Clinical Pain Research
Chronic pain is a major health problem affecting approximately 10% of the general population in Europe and is globally a dominating cause of reduced function and disability. Pain is generally regarded as a symptom of tissue injury or inflammation (nociceptive pain) or as a symptom of a disease or a lesion in the nervous system (neuropahtic pain). However, there are also primary pain conditions, where the pain results from altered nociception (nociplastic pain) and is classified as a disease, rather than a symptom. The pain research at the Department of Surgical Sciences, Uppsala University consists of several projects with the aim to determine the causes of chronic pain, why certain individuals develop chronic pain while others, with similar injuries/diseases do not, and how the treatment of the various types of chronic pain can be optimized. Our main research questions are: How does the nervous- and the immune-system interact in different types of chronic pain? Why does a certain type of nerve injury lead to the development of chronic neuropathic pain in certain individuals but not in others? What are the associations between sleep and pain? Why does opioid tolerance, dependence and addiction develop and how can it be prevented? How does invasive neurostimulation work and when to use it?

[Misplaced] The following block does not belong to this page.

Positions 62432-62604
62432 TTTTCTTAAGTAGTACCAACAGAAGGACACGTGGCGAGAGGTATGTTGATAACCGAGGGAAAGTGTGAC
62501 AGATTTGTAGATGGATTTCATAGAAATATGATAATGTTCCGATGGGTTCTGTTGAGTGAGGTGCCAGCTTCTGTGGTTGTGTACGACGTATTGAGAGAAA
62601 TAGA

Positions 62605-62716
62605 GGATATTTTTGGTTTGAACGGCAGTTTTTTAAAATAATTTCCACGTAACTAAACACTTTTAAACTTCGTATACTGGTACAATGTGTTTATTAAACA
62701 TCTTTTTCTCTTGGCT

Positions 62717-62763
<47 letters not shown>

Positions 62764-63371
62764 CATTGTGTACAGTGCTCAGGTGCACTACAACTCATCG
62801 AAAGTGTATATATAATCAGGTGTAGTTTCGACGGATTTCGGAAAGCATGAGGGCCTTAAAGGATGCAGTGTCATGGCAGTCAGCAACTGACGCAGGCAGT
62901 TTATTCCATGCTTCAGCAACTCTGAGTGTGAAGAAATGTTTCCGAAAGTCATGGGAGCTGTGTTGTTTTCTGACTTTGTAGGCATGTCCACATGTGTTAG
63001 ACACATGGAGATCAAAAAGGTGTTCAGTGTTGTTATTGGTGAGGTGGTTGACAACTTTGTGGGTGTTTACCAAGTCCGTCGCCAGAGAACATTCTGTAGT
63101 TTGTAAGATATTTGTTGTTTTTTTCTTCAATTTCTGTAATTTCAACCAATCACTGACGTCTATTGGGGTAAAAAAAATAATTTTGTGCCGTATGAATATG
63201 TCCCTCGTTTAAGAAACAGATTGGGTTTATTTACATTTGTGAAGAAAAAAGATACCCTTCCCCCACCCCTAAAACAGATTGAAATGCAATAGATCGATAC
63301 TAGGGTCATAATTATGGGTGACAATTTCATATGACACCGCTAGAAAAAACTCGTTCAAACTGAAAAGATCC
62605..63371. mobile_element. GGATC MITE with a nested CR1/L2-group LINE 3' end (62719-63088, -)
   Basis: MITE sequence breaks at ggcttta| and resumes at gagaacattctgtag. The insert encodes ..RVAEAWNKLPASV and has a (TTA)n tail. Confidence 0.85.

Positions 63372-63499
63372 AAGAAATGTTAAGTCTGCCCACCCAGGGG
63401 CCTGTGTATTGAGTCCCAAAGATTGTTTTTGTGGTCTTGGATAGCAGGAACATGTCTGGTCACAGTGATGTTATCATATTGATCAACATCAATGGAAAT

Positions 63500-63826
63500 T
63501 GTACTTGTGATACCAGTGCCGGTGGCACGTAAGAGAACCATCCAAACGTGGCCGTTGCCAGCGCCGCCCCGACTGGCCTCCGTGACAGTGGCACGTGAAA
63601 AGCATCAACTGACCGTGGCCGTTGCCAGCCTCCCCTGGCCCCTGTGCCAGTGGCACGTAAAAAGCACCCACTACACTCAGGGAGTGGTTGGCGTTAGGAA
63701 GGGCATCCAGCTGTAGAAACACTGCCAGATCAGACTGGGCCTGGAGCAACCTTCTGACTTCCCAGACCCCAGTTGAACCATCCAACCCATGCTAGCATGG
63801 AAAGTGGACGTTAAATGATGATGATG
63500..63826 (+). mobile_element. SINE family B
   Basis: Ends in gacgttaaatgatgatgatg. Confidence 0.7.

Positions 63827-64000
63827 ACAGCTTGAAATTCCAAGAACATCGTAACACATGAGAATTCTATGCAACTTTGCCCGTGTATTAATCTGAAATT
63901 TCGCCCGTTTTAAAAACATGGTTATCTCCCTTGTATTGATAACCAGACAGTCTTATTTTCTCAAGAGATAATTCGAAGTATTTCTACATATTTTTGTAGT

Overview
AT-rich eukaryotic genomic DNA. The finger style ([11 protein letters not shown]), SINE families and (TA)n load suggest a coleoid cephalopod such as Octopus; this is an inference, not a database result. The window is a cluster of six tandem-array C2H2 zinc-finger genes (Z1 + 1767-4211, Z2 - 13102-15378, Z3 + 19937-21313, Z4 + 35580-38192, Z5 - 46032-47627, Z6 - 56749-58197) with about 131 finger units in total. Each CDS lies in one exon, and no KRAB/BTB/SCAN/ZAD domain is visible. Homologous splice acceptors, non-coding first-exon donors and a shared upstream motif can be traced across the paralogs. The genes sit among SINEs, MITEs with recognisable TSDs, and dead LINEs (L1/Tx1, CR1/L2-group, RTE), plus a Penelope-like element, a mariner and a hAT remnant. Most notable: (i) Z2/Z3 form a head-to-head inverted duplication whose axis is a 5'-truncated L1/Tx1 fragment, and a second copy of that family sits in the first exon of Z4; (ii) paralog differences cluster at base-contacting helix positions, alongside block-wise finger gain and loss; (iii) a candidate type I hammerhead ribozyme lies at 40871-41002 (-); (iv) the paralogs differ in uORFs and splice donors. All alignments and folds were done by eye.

Links to the projects: